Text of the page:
Decoloniality and Epistemic Justice in Contemporary Community Psychology Examines the ways in which decolonial theory influences knowledge production, praxis and epistemic justice in global contemporary iterations of community psychology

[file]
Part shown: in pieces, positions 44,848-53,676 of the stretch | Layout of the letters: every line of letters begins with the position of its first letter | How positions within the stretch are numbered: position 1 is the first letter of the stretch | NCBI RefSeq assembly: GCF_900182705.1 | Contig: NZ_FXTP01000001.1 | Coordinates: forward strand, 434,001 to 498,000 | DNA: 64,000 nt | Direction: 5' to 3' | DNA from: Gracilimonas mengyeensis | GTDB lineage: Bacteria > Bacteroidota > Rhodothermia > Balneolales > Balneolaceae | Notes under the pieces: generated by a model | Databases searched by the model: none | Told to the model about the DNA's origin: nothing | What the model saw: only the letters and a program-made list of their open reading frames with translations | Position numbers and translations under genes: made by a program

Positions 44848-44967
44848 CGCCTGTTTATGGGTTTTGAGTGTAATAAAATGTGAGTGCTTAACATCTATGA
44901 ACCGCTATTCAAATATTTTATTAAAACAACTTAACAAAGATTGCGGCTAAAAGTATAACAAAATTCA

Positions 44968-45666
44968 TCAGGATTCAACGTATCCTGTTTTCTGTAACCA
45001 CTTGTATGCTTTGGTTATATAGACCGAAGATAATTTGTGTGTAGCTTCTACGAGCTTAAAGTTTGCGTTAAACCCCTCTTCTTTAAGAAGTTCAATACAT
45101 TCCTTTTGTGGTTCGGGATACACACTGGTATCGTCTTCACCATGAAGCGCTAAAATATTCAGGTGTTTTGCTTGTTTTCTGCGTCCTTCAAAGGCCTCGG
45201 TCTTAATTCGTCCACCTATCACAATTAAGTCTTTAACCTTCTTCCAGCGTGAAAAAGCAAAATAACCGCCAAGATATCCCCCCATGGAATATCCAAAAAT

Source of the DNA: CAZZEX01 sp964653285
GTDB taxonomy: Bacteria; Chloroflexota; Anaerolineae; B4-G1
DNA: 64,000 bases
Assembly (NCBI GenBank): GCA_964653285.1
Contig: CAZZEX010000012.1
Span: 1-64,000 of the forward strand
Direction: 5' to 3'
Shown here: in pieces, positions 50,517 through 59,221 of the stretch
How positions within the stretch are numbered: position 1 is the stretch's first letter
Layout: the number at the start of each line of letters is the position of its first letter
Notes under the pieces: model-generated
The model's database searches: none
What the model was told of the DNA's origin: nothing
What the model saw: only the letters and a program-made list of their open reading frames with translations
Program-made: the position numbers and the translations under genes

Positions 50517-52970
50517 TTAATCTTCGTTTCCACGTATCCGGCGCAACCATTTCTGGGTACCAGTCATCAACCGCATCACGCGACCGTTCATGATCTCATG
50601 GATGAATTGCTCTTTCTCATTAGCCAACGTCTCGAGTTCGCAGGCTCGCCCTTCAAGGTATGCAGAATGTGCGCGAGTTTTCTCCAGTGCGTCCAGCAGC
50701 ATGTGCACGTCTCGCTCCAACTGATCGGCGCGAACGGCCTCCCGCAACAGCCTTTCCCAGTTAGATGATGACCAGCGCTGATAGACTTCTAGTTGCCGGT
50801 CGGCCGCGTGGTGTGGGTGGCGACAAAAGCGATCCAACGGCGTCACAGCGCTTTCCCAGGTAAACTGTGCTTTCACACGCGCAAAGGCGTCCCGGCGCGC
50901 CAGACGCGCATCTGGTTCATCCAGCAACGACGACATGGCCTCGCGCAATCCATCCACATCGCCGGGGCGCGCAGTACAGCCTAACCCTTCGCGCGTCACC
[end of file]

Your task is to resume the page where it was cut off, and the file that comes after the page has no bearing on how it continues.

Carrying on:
This book examines the ways in which decolonial theory has gained traction and influenced knowledge production, praxis and epistemic justice in various contemporary iterations of community psychology across the globe. With a notable Southern focus (although not exclusively so), the volume critically interrogates the biases in Western modernist thought in relation to community psychology, and to illuminate and consolidate current epistemic alternatives that contribute to the possibilities of emancipatory futures within community psychology. To this end, the volume includes contributions from community psychology theory and praxis across the globe that speak to standpoint approaches (e.g. critical race studies, queer theory, indigenous epistemologies) in which the experiences of the majority of the global population are more accurately reflected, address key social issues such as the on-going racialization of the globe, gender, class, poverty, xenophobia, sexuality, violence, diasporas, migrancy, environmental degradation, and transnationalism/globalisation, and embrace forms of knowledge production that involve the co-construction of new knowledges across the traditional binary of knowledge producers and consumers. This book is an engaging resource for scholars, researchers, practitioners, activists and advanced postgraduate students who are currently working within community psychology and cognate sub-disciplines within psychology more broadly. A secondary readership is those working in development studies, political science, community development and broader cognate disciplines within the social sciences, arts, and humanities.